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Old 06-14-2007, 10:24 AM   #1
mhm
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System Recovery


Hi all,
Am not sure if this list is the right one to ask my question, I apologize if not.

Is there any way in Linux to make a full backup for the hole OS (files and system image) so in case the system crashed I can boot from it, like make_tape_recovery in HP-UX???

Regards
Mhm
 
Old 06-14-2007, 11:03 AM   #2
hacker supreme
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I don't know if this is what you're thinking of but, you can make an image of the entire of the disc/partition you boot from/have your documents stored on using dd.

Tutorial here:
http://www.linuxquestions.org/questi...d.php?t=362506

* realizes it's been three months since I last backed up anything, goes to backup.*

Last edited by hacker supreme; 06-14-2007 at 11:04 AM.
 
Old 06-16-2007, 04:20 AM   #3
mhm
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Hi,
Thanx alot about your help...
Iread your post and its really interesting things about dd command, but what i meant is a way of creating an image on tape to use if the system crash to boot from and to get the system back to its normal state. Is there any thing like that in linux environment???

Regards
MHM
 
Old 06-16-2007, 04:31 AM   #4
bigjohn
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well it's also fair to remember that the dd command is, well can be, quite complicated.

During my recent hard drive failure, I found that even though I thought I'd got it right (the dd command I issued, that is), to mirror one hard drive to another, the new device wouldn't boot as the dd I'd used hadn't copied all of the boot stuff - when I managed to get the original hdd to boot, I could access all the stuff on the new drive, and it was as far as I could tell, the same, but something was missing from the boot process.

In the end, I just swapped back over to the new hdd, and then did a re-install, but told the installer not to touch the /home partition. This worked fine so I left it at that.

It might be as good a suggestion for you to check out the abilities of the tar command mhm, so that you can make the backups that way as well. It might mean that you had to make backups of the system and data seperately but then again, as long as the most often changed data is kept up to date surely the aim is no too loose anything, or at least as little as possible.

I don't know about you mhm, but I feel that it's my personal data that I value the most as it's what takes the longest to replace if everything "goes to a sack of sh1t".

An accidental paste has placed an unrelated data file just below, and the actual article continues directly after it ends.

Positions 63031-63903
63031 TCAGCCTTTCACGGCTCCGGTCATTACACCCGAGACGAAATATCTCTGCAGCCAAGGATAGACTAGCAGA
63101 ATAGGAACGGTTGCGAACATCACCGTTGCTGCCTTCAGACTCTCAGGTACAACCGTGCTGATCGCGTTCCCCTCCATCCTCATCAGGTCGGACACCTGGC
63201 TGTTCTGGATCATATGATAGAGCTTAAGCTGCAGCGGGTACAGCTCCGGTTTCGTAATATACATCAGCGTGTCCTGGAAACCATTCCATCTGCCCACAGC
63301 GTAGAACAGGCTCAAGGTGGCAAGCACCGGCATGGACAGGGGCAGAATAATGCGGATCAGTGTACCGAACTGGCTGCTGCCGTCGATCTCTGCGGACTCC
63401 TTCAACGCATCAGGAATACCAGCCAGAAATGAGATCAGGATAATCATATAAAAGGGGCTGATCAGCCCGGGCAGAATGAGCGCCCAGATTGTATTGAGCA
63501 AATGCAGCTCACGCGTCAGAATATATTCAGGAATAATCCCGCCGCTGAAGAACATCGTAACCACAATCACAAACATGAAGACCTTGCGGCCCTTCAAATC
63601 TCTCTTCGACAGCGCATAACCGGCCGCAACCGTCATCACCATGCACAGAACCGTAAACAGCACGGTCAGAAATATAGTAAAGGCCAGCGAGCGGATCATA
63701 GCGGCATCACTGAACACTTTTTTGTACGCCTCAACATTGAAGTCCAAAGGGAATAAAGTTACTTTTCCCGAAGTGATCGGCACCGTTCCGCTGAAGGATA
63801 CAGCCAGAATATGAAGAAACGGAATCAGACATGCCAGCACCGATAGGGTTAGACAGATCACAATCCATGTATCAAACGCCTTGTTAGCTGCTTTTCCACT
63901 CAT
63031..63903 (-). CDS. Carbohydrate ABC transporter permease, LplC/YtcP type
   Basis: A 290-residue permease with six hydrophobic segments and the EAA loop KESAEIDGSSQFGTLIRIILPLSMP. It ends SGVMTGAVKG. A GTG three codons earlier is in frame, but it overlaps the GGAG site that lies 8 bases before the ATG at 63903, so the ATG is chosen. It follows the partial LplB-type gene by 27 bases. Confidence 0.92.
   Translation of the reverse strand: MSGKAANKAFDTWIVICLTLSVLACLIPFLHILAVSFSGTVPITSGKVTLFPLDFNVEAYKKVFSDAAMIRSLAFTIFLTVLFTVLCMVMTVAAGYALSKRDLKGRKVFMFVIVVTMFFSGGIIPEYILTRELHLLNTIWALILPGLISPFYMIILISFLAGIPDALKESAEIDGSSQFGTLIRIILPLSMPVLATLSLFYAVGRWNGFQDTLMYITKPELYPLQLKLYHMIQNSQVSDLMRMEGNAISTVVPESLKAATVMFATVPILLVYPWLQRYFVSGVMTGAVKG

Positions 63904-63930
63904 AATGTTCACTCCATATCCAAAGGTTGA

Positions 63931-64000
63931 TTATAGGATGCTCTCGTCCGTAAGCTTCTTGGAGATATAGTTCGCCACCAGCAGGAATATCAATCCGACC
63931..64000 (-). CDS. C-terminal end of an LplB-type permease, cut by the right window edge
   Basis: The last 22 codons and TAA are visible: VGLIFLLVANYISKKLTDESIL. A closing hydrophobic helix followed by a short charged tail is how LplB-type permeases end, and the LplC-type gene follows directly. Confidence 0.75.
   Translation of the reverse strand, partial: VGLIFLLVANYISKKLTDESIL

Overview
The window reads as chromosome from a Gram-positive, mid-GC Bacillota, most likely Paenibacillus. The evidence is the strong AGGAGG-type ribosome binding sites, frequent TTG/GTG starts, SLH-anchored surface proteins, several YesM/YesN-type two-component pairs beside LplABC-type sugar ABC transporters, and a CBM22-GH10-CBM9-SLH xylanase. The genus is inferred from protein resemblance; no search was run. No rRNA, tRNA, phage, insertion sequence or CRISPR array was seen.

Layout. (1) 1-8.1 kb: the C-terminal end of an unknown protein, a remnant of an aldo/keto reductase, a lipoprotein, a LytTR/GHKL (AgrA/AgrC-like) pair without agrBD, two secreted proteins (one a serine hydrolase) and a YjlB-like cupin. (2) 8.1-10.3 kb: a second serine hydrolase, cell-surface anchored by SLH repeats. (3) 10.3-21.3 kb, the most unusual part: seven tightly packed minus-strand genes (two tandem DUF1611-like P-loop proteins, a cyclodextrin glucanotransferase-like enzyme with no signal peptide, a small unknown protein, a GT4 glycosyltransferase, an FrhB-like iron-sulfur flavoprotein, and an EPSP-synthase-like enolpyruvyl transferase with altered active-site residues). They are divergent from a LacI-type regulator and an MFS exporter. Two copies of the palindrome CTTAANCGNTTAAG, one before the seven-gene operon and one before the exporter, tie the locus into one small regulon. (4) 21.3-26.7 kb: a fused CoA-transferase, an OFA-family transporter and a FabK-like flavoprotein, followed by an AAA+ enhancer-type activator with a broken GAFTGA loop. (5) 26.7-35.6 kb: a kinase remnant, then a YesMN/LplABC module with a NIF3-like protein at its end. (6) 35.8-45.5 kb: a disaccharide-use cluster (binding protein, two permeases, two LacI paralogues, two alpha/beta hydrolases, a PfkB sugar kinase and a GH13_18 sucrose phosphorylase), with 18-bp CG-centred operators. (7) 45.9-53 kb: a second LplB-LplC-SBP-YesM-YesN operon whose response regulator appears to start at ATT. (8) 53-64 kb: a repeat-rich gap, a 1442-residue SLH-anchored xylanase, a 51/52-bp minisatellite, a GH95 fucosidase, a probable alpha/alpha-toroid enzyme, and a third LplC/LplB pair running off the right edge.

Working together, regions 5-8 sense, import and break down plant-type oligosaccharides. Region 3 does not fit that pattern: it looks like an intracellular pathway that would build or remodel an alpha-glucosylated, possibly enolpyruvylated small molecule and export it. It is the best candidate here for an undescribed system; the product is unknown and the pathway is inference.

S'up to you my friend.

regards

John
 
Old 06-18-2007, 09:08 AM   #5
mhm
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Hi Bigjohn,
how r u friend?

Thanx for your help man, good way to work around and do the backup...

Regards
Mhm
 
Old 06-18-2007, 09:17 AM   #6
DotHQ
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I have also looked for a utility like AIX's 'makesysb' which dumps the OS to a tape and makes it bootable. This makes it very easy to gen a new system with the same hardware or rebuild a server which has failed for one reason or another.
I have not found a utility that works similar in Linux (for Red Hat in particular).
 
Old 06-18-2007, 10:31 PM   #7
Berhanie
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You could also switch all your filesystems, including /, to RAID-1. Then you'd always have an up-to-date bootable backup.
 
Old 06-19-2007, 02:36 AM   #8
mhm
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Hi Berhanie,

Most of the systems I'd work with is raid 1, how can I do the bootable backup????

Regards
Mhm
 
Old 06-19-2007, 12:28 PM   #9
Berhanie
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Quote:
Most of the systems I'd work with is raid 1, how can I do the bootable backup????
You write the boot loader to the MBR of the raid device, which can be done with lilo using the following lilo.conf:
Code:
boot = /dev/md0
raid-extra-boot = mbr-only
image = /boot/vmlinuz
  root = /dev/md0
  label = Linux
  read-only # Non-UMSDOS filesystems should be mounted read-only for checking
Also, make sure your BIOS is set to boot from the second drive of the RAID1 pair, in case the first one fails.

I'm assuming we're talking about software raid, by the way.

Last edited by Berhanie; 06-19-2007 at 12:31 PM.
 
  


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